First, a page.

How a gift to the city of LA became a world-famous stargazing spot

Situated high above Los Angeles, Griffith Observatory has become the most-visited stargazing location in the world © Sterling Davis Photo / Getty Images

With the launch of Lonely Planet's Ultimate United States Travel List, we wanted to explore some of our favorite American destinations and zoom in a little closer.

Each piece begins with a bird's-eye view of a uniquely American site's history and impact and then zooms in to reveal the lived experience on the ground.

In this article, LA-based Kevin EG Perry dives into the cultural and historical icon known as Griffith Observatory.

An illustrated map of Griffith Park and around in California
© Michael Parkin, Folio Art

35,000 feet: A gift to the city

In 1781 José Vicente Feliz was one of four soldiers who guarded settlers as they founded El Pueblo de Nuestra Señora la Reina de los Ángeles, the town that would one day become Los Angeles. Feliz went on to become the settlement’s first commisionado, or mayor. As a reward for his service, the Spanish King Carlos III awarded him one of the first land grants in California’s history. The 6647-acre area in the hills to the east of the settlement took the name Rancho Los Feliz.

In 1882 Griffith J. Griffith, who was born in Glamorganshire in Wales before making his fortune in California mining, purchased a large swath of Rancho Los Feliz. Fourteen years later, Griffith donated 3015 acres of the land to the city of Los Angeles, calling it “a Christmas present.” He told the Los Angeles City Council at the time of his dream for Griffith Park. “It must be made a place of rest and relaxation for the masses, a resort for the rank and file, for the plain people,” he said. “I consider it my obligation to make Los Angeles a happy, cleaner, and finer city.”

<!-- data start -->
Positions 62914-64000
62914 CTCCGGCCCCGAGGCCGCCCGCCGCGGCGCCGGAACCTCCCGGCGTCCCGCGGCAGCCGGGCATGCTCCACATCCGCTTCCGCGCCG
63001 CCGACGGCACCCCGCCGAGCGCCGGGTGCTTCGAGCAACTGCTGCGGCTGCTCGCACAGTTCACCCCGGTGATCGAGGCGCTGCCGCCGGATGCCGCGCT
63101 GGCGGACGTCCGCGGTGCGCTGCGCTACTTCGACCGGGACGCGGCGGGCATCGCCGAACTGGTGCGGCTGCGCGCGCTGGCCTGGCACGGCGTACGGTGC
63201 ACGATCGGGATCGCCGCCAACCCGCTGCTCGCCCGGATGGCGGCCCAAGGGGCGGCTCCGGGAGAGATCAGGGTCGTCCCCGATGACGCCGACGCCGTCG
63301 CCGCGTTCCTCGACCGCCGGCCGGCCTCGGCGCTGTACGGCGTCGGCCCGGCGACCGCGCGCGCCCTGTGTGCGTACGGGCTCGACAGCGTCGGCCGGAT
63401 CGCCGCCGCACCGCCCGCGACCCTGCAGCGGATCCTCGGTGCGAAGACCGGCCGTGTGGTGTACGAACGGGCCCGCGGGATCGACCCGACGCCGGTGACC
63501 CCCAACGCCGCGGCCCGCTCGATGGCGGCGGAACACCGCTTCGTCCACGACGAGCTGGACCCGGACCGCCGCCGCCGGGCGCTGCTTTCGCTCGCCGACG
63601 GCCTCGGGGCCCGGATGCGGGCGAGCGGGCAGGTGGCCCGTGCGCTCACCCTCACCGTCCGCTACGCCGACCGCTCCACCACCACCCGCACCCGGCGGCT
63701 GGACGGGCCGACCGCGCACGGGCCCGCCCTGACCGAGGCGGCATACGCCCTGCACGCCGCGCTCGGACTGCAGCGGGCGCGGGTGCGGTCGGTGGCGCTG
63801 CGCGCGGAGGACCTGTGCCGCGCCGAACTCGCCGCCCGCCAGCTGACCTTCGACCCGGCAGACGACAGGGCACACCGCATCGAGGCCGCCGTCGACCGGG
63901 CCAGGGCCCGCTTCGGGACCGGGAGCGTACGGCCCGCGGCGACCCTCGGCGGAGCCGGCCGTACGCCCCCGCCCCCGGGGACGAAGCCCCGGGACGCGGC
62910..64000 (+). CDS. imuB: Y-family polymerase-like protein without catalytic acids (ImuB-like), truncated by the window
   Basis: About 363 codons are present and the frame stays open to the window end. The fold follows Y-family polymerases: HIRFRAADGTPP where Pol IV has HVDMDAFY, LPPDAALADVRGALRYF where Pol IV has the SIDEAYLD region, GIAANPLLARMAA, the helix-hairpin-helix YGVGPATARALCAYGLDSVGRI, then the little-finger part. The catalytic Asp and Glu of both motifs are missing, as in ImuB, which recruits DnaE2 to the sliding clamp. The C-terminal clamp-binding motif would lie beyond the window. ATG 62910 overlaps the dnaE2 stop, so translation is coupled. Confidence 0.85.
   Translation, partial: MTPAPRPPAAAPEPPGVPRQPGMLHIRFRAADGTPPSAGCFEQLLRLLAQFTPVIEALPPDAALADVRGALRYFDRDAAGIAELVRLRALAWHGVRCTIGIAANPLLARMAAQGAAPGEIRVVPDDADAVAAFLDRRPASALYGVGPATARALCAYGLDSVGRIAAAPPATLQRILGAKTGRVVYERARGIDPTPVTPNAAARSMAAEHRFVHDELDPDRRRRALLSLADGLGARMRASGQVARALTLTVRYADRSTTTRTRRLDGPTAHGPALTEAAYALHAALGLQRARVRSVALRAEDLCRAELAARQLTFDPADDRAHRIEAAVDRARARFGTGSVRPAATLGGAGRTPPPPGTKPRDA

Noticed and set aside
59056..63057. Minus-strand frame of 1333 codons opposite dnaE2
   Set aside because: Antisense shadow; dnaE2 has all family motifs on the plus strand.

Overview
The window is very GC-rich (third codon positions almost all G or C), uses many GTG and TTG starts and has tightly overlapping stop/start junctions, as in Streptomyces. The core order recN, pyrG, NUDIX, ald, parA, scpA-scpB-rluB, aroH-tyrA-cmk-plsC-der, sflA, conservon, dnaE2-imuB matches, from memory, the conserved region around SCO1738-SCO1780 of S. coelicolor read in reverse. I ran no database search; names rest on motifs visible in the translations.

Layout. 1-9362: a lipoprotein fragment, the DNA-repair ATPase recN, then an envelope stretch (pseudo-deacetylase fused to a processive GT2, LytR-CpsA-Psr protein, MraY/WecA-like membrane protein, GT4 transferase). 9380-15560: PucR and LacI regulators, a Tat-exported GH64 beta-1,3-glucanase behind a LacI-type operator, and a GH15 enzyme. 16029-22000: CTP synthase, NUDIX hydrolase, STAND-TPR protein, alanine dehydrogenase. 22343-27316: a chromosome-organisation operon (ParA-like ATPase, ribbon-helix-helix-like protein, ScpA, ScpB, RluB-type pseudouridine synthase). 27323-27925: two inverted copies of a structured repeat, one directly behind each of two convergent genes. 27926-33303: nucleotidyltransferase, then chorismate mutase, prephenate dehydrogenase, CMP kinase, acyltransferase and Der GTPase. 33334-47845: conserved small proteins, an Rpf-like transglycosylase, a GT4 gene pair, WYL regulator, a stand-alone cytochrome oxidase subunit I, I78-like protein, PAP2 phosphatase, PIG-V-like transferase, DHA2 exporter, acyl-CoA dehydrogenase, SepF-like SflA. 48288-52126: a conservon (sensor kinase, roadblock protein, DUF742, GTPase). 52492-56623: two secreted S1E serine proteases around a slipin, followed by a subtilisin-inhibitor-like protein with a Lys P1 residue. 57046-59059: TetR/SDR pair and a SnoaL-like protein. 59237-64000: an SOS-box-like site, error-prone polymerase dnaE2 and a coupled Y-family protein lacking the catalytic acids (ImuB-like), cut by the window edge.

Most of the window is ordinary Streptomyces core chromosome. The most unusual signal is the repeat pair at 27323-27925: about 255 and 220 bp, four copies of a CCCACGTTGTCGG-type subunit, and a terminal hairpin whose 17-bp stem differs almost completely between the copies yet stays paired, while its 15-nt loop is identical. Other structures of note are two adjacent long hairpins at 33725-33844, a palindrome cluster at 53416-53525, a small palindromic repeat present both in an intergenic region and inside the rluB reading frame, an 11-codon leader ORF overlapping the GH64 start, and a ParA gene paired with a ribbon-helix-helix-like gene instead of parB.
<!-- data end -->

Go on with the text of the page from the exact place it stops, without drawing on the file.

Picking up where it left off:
Blue skies over Griffith Observatory, with Los Angeles in the background
Located on the southern slope of Mount Hollywood, Griffith Observatory provides excellent views of LA © Westend61/Getty Images

Toward the end of his life, Griffith visited the Mount Wilson Observatory in the San Gabriel Mountains. The experience of gazing out at the universe profoundly affected him. “Man’s sense of values ought to be revised,” he commented. “If all mankind could look through that telescope, it would revolutionize the world.” When he died in 1919, Griffith left money in his will to be used to build an observatory that would make astronomy accessible to the general public. Construction began on June 20, 1933, and the Griffith Observatory opened its doors on May 14, 1935. Admission has always been free, in accordance with Griffith’s wishes.